St. Ambrose

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St. Ambrose, Father of the Ambrosian Hymn

In the midst of dangers which threatened his person, Ambrose’s great soul was calm and seemingly unconscious of the fury of his enemies. It was on one such occasion that he instituted, at Milan, the choral singing of the Psalms. Up to that time, the holy Canticles had been given from Ambo by the single voice of a Lector; but Ambrose, shut up in his Basilica with his people, takes the opportunity, and forms two choirs, bidding them respond to each other the verses of the Psalms. The people forgot their trouble in the delight of this heavenly music; nay, the very howling of the tempest, and the fierceness of the siege they were sustaining, added enthusiasm to this first exercise of their new privilege.

Such was the chivalrous origin of Alternate Psalmody in the Western Church. Rome adopted the practice, which Ambrose was the first to introduce, and which will continue to be observed to the end of time. During these hours of struggle with his enemies, the glorious Bishop has another gift wherewith to enrich the faithful people who are defending him at the risk of their own lives. Ambrose is a poet, and he has frequently sung, in verses full of sweetness and sublimity, the greatness of the God of the Christians, and the mysteries of man’s salvation. He now gives to his devoted people these hymns, which he had only composed for his own private devotion. The Basilicas of Milan soon echoed these accents of the sublime soul which first uttered them.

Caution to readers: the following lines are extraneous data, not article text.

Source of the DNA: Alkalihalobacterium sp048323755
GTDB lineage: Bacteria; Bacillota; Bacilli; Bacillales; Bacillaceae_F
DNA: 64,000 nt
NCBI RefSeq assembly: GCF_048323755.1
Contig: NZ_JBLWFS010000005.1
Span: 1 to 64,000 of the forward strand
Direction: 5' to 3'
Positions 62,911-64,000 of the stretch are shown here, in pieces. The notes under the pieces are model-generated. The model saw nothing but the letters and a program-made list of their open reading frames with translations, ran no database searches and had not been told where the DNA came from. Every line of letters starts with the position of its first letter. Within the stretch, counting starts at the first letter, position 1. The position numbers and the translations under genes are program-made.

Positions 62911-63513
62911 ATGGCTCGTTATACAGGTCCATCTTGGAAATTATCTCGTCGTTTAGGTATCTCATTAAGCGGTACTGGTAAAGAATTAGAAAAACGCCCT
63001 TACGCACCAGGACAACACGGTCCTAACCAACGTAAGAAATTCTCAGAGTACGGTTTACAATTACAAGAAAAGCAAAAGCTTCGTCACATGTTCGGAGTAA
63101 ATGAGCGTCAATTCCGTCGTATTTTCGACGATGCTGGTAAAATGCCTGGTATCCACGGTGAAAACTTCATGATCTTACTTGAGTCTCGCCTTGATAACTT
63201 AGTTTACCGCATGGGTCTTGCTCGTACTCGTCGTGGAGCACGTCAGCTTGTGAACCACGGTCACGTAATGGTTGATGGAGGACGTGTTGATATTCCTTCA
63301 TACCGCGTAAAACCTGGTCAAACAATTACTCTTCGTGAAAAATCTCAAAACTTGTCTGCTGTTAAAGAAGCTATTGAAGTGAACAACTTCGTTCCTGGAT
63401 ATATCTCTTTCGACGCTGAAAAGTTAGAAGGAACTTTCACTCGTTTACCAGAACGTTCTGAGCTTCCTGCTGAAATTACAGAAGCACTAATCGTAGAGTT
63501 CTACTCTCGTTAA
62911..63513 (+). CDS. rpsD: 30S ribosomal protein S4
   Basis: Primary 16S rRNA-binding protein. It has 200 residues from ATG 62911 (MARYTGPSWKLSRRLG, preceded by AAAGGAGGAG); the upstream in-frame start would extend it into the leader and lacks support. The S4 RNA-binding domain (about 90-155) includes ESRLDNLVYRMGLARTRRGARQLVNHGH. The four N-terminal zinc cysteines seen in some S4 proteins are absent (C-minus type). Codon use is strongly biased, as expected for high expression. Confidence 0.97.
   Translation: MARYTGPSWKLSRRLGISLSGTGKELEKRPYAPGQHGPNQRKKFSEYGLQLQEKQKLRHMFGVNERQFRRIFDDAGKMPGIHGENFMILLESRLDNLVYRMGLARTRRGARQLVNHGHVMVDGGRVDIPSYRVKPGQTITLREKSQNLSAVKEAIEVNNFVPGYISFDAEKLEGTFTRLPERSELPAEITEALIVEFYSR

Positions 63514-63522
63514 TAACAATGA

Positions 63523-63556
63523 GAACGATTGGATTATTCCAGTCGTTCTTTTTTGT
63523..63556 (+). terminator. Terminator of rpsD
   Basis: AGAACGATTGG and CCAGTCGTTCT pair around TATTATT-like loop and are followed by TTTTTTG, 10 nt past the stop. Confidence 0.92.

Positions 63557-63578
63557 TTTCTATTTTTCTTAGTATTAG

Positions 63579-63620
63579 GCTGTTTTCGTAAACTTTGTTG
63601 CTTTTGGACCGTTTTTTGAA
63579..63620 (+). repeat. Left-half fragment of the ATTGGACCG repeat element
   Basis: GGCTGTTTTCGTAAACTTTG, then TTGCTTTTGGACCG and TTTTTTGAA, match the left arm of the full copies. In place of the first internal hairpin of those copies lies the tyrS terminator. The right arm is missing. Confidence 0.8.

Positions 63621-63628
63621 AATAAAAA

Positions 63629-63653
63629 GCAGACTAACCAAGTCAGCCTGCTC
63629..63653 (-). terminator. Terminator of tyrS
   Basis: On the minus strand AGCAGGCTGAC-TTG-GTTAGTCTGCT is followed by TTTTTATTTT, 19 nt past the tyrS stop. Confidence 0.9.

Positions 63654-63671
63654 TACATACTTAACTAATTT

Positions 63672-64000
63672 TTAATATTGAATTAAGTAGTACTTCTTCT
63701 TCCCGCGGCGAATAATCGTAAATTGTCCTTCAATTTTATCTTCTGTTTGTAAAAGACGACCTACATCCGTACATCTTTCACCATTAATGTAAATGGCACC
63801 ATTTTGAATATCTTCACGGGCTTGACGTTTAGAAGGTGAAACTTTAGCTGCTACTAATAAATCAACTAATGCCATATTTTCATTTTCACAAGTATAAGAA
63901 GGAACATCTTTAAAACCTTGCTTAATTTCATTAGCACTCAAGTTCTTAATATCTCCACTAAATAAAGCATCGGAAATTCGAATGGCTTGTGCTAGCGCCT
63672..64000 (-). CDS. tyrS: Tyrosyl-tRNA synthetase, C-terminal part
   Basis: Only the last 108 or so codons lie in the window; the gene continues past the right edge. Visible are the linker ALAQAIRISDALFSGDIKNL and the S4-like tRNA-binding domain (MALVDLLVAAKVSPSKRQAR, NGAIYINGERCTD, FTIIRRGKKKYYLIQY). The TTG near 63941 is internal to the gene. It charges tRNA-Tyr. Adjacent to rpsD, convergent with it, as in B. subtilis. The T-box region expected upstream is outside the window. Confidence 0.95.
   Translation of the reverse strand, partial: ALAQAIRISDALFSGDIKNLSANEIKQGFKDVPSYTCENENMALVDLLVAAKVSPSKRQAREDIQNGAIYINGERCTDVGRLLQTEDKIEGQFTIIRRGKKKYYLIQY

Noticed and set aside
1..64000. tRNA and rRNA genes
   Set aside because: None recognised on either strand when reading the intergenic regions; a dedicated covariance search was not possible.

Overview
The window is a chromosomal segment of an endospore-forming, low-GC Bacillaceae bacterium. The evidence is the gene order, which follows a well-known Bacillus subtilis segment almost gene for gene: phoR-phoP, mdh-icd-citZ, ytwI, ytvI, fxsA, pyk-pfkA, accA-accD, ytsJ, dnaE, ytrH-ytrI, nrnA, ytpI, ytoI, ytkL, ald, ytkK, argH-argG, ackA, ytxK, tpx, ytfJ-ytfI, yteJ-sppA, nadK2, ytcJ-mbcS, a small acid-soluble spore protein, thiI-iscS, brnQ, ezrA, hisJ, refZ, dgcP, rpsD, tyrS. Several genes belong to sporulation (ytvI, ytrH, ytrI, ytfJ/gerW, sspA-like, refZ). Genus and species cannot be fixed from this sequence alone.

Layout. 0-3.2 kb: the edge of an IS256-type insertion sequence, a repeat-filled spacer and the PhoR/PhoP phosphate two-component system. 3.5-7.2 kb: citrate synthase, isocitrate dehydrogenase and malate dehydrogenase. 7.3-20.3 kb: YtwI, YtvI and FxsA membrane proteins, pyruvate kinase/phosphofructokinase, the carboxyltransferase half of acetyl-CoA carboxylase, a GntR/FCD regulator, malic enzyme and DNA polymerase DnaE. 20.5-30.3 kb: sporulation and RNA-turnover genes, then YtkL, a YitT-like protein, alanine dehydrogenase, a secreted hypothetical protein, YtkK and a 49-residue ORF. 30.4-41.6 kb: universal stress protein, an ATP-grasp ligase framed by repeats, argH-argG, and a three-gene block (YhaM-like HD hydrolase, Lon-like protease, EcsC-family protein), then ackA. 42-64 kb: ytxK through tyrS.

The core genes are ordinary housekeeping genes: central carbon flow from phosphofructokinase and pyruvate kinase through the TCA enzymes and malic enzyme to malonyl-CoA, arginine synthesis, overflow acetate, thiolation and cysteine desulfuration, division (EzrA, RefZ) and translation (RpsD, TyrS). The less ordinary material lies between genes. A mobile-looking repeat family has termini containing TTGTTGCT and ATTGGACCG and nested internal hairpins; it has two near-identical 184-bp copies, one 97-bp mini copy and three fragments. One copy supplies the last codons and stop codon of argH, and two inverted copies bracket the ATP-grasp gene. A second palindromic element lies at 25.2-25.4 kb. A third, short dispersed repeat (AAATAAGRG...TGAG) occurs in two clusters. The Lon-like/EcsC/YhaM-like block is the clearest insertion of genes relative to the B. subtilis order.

Later on, the whole Latin Church adopted them; and in honor of the holy Bishop who had thus opened one of the richest sources of the sacred Liturgy, a Hymn was, for a long time, called after his name, an Ambrosian. The Divine Office thus received a new mode of celebrating the divine praise, and the Church, the Spouse of Christ, possessed one means more of giving expression to the sentiments which animate her. Thus our Hymns, and the alternate singing of the Psalms, are trophies of Ambrose’s victory. He had been raised up by God not for his own age only, but also for those which were to follow.

Prayer